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This article by Kathleen McGinn Spring was prepared for the September 17, 2003 edition of U.S. 1 Newspaper. All rights reserved.
Out to Lunch: Carousel
It was an unvarying routine. Pete Carril and his Princeton.University
basketball staff would gather at one of the Carousel’s larger tables,
middle front, while a couple of local contractors squeezed into a
table for two just behind them, hard up against the window looking
out on Pine Street. In a leisurely breakfast-time routine, the men
would solve the day’s crossword puzzle together, not with a pen, but
by reading clues, and calling out answers.
There was probably some talk about basketball strategy, too, but the
crossword puzzle was the main thing. As the blanks were filled in,
ever so slowly, the two waitresses, who had little need to ask what
anyone wanted to order, poured themselves through the narrow openings
between tables, bringing pancakes, oatmeal, and eggs not only to the
guys, but also to moms and their stroller-bound toddlers, to a pair
of old school chums, easily 70-years old, one white, one black, and
to a suspiciously well-dressed couple who befriended one of the waitresses,
promising to take her out to dinner, and then disappeared without
There were often customers waiting outside of the tiny restaurant,
especially on weekends. The group was largest at breakfast, but the
tables filled up quickly at lunch too, when blackboard specials often
included meatloaf — with generous helpings of mashed potatoes
and green beans — and the soup of the day sold out fast.
Now the Carousel’s green-and-white-striped awning flaps
over an empty space. Chairs have been stacked on tables one last time.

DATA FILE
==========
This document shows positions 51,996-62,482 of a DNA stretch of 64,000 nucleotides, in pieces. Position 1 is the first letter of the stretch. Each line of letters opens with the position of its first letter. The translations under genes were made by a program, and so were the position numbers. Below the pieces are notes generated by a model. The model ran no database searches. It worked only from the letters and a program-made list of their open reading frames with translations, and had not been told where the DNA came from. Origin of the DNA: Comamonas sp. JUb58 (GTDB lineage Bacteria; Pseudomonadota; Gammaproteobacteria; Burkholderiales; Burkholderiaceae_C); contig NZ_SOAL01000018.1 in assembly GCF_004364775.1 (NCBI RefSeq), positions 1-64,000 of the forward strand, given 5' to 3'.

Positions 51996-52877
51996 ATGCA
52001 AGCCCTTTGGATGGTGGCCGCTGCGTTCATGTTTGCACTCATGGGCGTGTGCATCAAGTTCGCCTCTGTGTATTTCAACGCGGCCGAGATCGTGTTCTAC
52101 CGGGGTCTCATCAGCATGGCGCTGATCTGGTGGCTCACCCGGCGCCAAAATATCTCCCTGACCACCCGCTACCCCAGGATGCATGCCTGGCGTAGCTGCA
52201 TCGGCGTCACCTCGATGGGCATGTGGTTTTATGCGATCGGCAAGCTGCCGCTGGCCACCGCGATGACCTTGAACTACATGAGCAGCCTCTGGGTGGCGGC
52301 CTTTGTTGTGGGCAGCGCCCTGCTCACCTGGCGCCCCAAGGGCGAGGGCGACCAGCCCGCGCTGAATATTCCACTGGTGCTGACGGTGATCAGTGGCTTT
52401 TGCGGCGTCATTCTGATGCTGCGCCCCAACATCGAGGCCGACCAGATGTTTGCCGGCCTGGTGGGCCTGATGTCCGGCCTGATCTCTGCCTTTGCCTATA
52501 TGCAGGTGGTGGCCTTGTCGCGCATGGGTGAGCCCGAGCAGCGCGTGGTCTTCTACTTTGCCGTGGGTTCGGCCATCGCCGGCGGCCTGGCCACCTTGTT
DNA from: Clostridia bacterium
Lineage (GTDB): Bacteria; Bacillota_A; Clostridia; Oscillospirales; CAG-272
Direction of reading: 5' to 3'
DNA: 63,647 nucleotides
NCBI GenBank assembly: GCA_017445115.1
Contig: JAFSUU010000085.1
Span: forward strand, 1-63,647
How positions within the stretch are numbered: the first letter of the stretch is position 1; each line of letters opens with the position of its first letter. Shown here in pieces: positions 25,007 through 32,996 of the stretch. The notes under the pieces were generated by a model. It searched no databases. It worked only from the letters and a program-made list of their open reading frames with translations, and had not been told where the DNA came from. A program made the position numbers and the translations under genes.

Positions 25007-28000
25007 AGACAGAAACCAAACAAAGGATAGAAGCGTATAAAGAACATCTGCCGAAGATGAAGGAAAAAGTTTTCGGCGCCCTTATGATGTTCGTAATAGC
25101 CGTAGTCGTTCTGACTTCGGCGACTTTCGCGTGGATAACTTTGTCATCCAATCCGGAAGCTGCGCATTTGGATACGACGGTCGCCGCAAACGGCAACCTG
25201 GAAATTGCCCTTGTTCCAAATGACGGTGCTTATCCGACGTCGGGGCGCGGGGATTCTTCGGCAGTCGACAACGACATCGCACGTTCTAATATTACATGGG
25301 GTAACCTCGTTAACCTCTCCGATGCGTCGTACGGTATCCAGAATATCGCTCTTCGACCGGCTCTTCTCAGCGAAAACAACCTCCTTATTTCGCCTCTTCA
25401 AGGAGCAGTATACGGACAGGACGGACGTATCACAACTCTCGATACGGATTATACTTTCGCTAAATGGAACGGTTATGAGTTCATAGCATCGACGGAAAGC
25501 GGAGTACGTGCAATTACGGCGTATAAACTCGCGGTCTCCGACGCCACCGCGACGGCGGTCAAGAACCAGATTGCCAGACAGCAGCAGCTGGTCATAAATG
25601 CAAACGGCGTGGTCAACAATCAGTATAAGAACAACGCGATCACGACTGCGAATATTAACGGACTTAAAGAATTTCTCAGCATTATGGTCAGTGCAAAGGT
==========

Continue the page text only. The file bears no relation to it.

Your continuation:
The restaurant has moved. It’s only a couple of blocks south, just
opposite Thomas Sweet, but can it possibly be the same?
Well, no, and yes.
The new Carousel space, next to T.D. Waterhouse in what was, briefly,
a record store, is off-putting. It’s huge, and tan, with industrial
carpet in diamonds that alternate between shades of purple and shades
of rose. Despite the fine-looking wooden carousel horse in one enormous
window, it still looks pretty much like a record store — with
too few tables, spaced too far apart, and looking tentative.
The new space could provide fodder for anthropologists. For while
the old restaurant, really quite close by, was peopled by locals,
its new incarnation has brought out office workers. One tends to think
of Nassau Street as a retail strip, but a look skyward reveals that
there are a number of offices just above street level. Apparently
their denizens have been eager for good, cheap food a few steps away,
because, after being open for only a few weeks, the Carousel was packed
at lunchtime one day last week.
It was a fine, blue Wednesday but at 12:30 p.m., a waitress —
there are still only two — said "You’re getting the last table!"
Every other table stayed filled for a good hour with secretaries,
realtors, a smartly-dressed duo in dark dresses, a lone businessman
in a pin-striped suit, people wearing nameplates, and two sockless
men in expensive sportswear, who might well have been venture capitalists
with a tech-oriented firm.
The Carousel serves breakfast all day, and a number of diners were
chowing down on omelettes, fried eggs, beef hash, and even pancakes.
Others were enjoying burgers, served on soft Kaiser rolls, and club
sandwiches, mounded with piles of potato chips. Salads and wraps are
on the menu, but weren’t much in evidence in the dining room.
Portions are uniformly enormous, and prices are low. A burger is under
$3, a plate of eggs, hash, and potatoes big enough to have a family
of four requesting a doggie bag is less than $5. A BLT is $3.95 and
an egg salad sandwich is 45 cents less than that.
Service, amazingly, is fast — and friendly too. Quite a feat in
a 20-table restaurant where the customers just keep coming. Newspaper
readers are left undisturbed for as long as they like. And the tables,
which really are too far apart, aesthetically speaking, are a boon
to those who don’t want to be overheard. This is not a good place
Would Pete Carril and his crew be happy here? Quite possibly so. Nostalgia
aside, all the basics are in place. There is comfort, a total lack
of pretense, fast service, and good, definitely untrendy food.
Meanwhile it is hard not to feel sad when passing the old Carousel.
Its windows, once frosted with the breath of a dozen familiar conversations,
are now covered over with newspaper.
— Kathleen McGinn Spring
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